Schedule 3 criteria permits unlawful non-citizens to apply for a visa in Australia on compassionate or compelling grounds, instead of being required to depart Australia and apply offshore.
The purpose of the Schedule 3 criteria is to:
There are situations in which non-citizens remain in Australia without a substantive visa through circumstances over which they have no control and situations where there are compelling reasons for granting them a visa to remain. Unfortunately, there is not a set of “examples” for compassionate and compelling grounds however, the ground must be in relation to an Australian citizen or permanent resident, as an individual or a business.
Partner visa, due to Migration Act s.48 and its assessment criteria, has been the best option to those who had been unlawful in Australia and would not (or unable to) return to their home country to apply for an Australian visa. Yet, applications refused based on the applicant unable to satisfy Schedule 3 criteria has been high, hinting unless you have a strong and touching reason to lodge the visa application onshore, you are likely to get your application refused.
Make sure you lodge the right visa application at the right time in the right place. It not only assists in your application assessment but also lowers the risks of refusals. Partner visa can be very complicated and, if not in good hands, it could become a disaster.
Please be advised that on 01 July 2014, Department of Home Affairs (DHA) has changed its policy in relation to Schedule 3 – Criteria 3004. These changes have affected Partner visa (subclass 820/801) for applicants who made/make your application when your substantive has ceased or you were/are the holder of a bridging visa or you were/are an unlawful citizen or the last substantive visa you held contained the Condition 8503 ‘No Further Stay’, at the time of the application.
The policy states:
Criterion 3004 requires that, if an application was made within 28 days after your substantive visa ceasing, you must meet ALL of the following provisions:
If you are unable to demonstrate that you meet Criteria 3004, the Migration Regulations state that the Schedule 3 criteria may be waived where there are compelling reasons for not applying those criteria. The Migration Regulations do not prescribe the circumstances that need to be considered when assessing whether or not ‘compelling reasons’ exist to not to apply Schedule 3 criteria. Circumstances are therefore considered on a case by case basis pursuant to policy. The law provides firstly that policy must be applied flexibly, and secondly that the Regulations cannot be limited by a too narrow policy.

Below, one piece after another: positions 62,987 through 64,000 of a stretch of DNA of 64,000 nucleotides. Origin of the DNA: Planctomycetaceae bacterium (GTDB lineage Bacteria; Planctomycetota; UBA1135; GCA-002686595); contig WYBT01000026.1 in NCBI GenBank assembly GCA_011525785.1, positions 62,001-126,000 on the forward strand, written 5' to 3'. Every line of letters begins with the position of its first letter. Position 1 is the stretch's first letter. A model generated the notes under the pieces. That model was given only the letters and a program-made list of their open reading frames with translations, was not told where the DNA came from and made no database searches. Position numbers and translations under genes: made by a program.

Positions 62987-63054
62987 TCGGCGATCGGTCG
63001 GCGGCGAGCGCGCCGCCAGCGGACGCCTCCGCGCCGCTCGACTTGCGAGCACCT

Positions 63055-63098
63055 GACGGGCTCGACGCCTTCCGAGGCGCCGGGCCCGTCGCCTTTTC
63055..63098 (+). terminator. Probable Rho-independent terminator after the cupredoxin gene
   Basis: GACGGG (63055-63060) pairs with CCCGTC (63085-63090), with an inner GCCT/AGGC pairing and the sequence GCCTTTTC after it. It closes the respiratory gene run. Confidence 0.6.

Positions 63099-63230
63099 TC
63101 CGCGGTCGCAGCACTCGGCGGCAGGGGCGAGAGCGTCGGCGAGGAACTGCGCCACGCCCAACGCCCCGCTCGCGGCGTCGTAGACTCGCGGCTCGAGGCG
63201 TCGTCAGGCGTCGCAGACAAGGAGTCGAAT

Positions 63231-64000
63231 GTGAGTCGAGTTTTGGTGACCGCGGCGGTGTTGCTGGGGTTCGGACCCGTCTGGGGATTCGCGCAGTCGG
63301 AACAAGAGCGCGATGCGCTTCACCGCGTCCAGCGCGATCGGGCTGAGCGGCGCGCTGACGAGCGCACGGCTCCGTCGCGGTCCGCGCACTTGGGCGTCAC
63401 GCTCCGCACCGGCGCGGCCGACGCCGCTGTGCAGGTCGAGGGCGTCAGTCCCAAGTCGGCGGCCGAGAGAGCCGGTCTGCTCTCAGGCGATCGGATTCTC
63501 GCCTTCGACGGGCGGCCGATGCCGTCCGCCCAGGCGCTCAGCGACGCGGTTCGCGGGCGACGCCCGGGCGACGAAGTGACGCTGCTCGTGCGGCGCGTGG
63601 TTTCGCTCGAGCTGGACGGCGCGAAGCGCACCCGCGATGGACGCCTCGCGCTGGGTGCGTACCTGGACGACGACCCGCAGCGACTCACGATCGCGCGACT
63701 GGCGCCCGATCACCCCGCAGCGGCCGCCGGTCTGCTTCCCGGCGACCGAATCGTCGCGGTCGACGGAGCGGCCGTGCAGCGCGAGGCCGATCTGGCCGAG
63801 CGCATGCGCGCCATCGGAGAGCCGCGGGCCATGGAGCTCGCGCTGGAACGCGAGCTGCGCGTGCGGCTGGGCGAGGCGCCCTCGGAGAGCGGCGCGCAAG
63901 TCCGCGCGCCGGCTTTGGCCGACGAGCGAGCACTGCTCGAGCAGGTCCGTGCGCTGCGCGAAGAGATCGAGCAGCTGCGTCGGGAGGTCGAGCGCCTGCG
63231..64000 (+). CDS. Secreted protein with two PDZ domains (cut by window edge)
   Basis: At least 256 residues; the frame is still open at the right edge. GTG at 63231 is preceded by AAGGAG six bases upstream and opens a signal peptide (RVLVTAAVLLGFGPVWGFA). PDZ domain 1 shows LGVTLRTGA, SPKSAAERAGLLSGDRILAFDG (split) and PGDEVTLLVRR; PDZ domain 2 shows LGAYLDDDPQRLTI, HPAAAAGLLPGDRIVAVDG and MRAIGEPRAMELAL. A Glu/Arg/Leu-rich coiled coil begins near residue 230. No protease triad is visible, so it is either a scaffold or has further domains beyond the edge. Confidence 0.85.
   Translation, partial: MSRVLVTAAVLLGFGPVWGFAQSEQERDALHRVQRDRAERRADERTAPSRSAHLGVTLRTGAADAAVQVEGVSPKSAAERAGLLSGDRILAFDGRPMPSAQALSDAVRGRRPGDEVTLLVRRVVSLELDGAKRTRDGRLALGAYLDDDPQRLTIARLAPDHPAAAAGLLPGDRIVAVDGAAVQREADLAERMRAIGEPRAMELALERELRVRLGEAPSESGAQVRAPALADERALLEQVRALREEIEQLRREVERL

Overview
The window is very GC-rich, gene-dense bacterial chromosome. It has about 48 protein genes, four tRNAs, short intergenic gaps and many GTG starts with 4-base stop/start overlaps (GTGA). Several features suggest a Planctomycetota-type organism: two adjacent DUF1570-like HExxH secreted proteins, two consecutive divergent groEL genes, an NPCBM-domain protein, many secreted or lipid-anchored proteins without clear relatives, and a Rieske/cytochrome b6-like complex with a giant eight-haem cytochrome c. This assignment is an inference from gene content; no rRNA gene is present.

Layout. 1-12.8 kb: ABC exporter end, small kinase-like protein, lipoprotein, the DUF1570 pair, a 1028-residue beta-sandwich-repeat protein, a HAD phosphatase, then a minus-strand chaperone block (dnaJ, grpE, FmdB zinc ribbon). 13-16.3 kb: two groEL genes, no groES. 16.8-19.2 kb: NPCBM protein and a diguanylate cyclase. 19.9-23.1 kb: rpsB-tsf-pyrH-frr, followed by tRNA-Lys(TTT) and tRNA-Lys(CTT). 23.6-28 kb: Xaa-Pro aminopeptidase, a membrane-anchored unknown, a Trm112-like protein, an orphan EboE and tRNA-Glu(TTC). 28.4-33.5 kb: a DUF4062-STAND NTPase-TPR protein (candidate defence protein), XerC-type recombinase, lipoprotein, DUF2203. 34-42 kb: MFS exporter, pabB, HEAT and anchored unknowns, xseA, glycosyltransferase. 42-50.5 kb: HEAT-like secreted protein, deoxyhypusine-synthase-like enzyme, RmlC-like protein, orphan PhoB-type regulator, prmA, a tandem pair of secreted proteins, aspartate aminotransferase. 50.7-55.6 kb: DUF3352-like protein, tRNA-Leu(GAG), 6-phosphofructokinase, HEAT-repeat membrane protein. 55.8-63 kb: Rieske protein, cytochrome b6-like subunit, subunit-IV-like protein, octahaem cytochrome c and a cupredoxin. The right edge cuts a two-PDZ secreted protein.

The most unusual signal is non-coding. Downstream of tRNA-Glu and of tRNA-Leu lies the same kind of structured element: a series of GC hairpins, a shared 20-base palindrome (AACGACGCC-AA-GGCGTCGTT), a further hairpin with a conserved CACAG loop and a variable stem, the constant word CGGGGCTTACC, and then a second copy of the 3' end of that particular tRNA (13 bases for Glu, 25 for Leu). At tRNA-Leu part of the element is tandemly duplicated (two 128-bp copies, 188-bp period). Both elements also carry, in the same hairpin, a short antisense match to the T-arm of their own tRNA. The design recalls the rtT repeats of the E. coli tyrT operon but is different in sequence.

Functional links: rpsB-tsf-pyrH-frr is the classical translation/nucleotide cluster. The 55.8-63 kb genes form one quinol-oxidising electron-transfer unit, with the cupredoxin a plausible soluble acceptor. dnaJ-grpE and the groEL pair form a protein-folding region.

Both the visa applicant and the sponsor should be invited to put forward any claims for DHA to consider when assessing if compelling grounds exist.
The visa applicant should explain in detail the circumstances that led you to become the person who is not the holder of substantive visa and provide information relating to any compelling reasons you may feel apply to your case.
You will need to provide relevant documents to support your claims.
You will also need to provide documents and information in relation to Regulation 1.09A and 1.15A, which address all matters regarding the relationship between you and your sponsor such as Financial Aspect, Nature of the Household, Social Aspect and the Nature of Commitment to Each Other.
As mentioned at the beginning of this blog, if applicants cannot satisfy Schedule 3 (3001, 3003 and 3004), then they must be able to demonstrate there are compelling reasons to ‘waive’ the application of Schedule 3 against them. Unfortunately, there is no way to apply for this ‘waiver’ before the Partner visa is applied for and it is simply assessed in conjunction with all other visa criteria. So, the case could be that the Partner visa could otherwise be granted, except that Schedule 3 is not satisfied and an applicant is unable to demonstrate compelling circumstances to have it waived.
Unfortunately, there are no clear guidelines that suggest what will constitute compelling circumstances in the eyes of the DHA, however, Government policy does provide some guidance on how strictly they will approach this tricky area of Migration Law.